The course includes lessons on the types of jobs available within the industry, employer expectations, the concept of customer service and the vocabulary of hospitality. Guest speakers, ranging from former students currently working in the industry to hotel general managers, often come to address the class. Field trips include hotel tours, meetings with human resource directors and attending job fairs.

According to Tienou, “The program is unique both in its breadth of content and in terms of the caliber of hotels we work with.”   

Hospitality 101

That caliber is mainly luxury, thanks in part to Nancy Callahan. She ran Heartland’s hospitality program from 2008 through early 2020. Prior to onboarding with Heartland, she had been part of the concierge team at Four Seasons Chicago. In fact, she actually learned about the Heartland program through a hotel colleague whose husband was the head of refugee resettlement for Illinois.

When Callahan came to Heartland as the Hospitality Training Coordinator in 2008, she discovered a fledgling program, taught mostly by ESL teachers without hospitality industry experience. But over the years, Callahan worked to develop a full-fledged partnership with Chicago’s high-end hotel community. “We leaned on hotel partners to hone the curriculum,” said Callahan. Participating hotels also provide guest speakers, offer opportunities for job shadowing, and of course, provide jobs. Most of those jobs are in housekeeping, banquets or security. As their English skills develop, there are opportunities to move up the ladder. 

Over the years, about 50 Chicago hotels have participated in the program. They include Four Seasons, The Peninsula, The Radisson Blu and The Langham. The focus on the luxury sector is intentional.  Due to the competitive nature of Chicago’s hotel industry, starting hourly pay at luxury hotels was significantly higher than minimum wage. 

Higher-than-normal wages and the potential for upward mobility are two of the industry’s big pluses for refugee job seekers. Another is its reputation for, well, hospitality. As Tienou pointed out, a big issue for resettling refugees is isolation stress. An assistant human relations manager for a five-star hotel, who asked not to be named, summed it up well. “We are talking about people in difficult situations, who are often completely by themselves and lacking in social support.  We want to help them become part of a community, give them access to connections and to teach them what it means to be successful."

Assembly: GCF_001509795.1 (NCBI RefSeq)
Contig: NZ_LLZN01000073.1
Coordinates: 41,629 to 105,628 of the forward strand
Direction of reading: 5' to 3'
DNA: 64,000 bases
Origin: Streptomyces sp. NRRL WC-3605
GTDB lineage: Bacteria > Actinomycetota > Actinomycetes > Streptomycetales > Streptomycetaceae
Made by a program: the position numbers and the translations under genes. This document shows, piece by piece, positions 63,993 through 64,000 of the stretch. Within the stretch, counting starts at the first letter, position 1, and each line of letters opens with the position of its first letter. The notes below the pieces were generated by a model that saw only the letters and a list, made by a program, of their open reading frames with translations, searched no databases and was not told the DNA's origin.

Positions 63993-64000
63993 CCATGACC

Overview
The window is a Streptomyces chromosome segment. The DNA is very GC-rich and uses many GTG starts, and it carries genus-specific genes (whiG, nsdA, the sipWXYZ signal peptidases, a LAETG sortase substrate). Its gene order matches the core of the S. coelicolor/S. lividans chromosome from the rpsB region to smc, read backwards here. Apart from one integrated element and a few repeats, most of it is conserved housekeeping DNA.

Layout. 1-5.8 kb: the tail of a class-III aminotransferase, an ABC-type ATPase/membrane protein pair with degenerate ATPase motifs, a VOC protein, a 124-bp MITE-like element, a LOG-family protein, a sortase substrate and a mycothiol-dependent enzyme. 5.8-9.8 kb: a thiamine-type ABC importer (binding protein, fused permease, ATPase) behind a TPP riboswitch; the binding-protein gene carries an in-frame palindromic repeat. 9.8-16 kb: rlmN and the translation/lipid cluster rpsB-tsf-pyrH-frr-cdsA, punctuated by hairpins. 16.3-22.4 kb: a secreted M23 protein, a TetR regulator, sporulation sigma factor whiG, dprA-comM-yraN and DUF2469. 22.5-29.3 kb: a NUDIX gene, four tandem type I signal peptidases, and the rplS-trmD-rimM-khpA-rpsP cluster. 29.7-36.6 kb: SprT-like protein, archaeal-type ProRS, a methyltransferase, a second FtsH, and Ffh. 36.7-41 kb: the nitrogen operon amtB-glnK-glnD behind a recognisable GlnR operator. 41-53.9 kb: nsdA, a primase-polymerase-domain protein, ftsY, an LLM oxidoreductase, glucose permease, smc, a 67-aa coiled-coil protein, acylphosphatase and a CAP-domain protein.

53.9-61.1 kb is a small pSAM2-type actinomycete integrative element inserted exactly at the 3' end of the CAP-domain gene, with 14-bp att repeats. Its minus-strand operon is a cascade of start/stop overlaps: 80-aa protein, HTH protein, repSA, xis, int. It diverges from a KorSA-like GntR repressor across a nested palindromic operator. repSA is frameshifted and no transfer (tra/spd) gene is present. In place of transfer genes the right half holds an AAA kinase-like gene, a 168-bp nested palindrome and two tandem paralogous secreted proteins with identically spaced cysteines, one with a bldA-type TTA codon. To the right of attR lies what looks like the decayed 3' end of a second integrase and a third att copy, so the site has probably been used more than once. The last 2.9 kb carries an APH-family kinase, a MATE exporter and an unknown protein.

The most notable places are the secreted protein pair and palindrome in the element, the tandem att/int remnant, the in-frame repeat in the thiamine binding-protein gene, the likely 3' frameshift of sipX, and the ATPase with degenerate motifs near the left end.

According to Randall Williams, general manager of 21c Museum Hotel Chicago, “Working in a hotel environment can help allay feelings of loneliness. Yes, there may be a language barrier, but fellow employees have a level of patience and compassion for what the person is going through.” Williams continued, “We want to make them feel comfortable. That’s half the battle--the feeling of inclusion and being part of a team.”

According to Susan Ellefson, a spokesperson for The Peninsula Chicago, “Hospitality is so welcoming and so multicultural that there’s an immediate comfort level. Plus, we try to create a family kind of environment. This is our home and we have people (both guests and employees) coming into our home every day and our role is to take care of them.” That’s why, she said, “I’ve seen a lot of people from a lot of different countries stay a long time because there is that feeling of belonging and being part of something.”

Class is in Session

On the day we attended the training, the class of nearly 30 students was about one month into the program. The group was preparing for a job fair at The Langham.  Positions available included steward, house attendant, room attendant, server and club lounge butler. The class worked on completing resumes, coming up with answers for potential interview questions and role-playing troubleshooting scenarios with guests. 

There was palpable excitement and camaraderie as the class discussed the possibilities. Christy Hruska, the current hospitality training director, challenged the students to answer questions like  “what is luxury?” and “how can you make a guest feel welcome?” She also provided information on what they could expect at the job fair.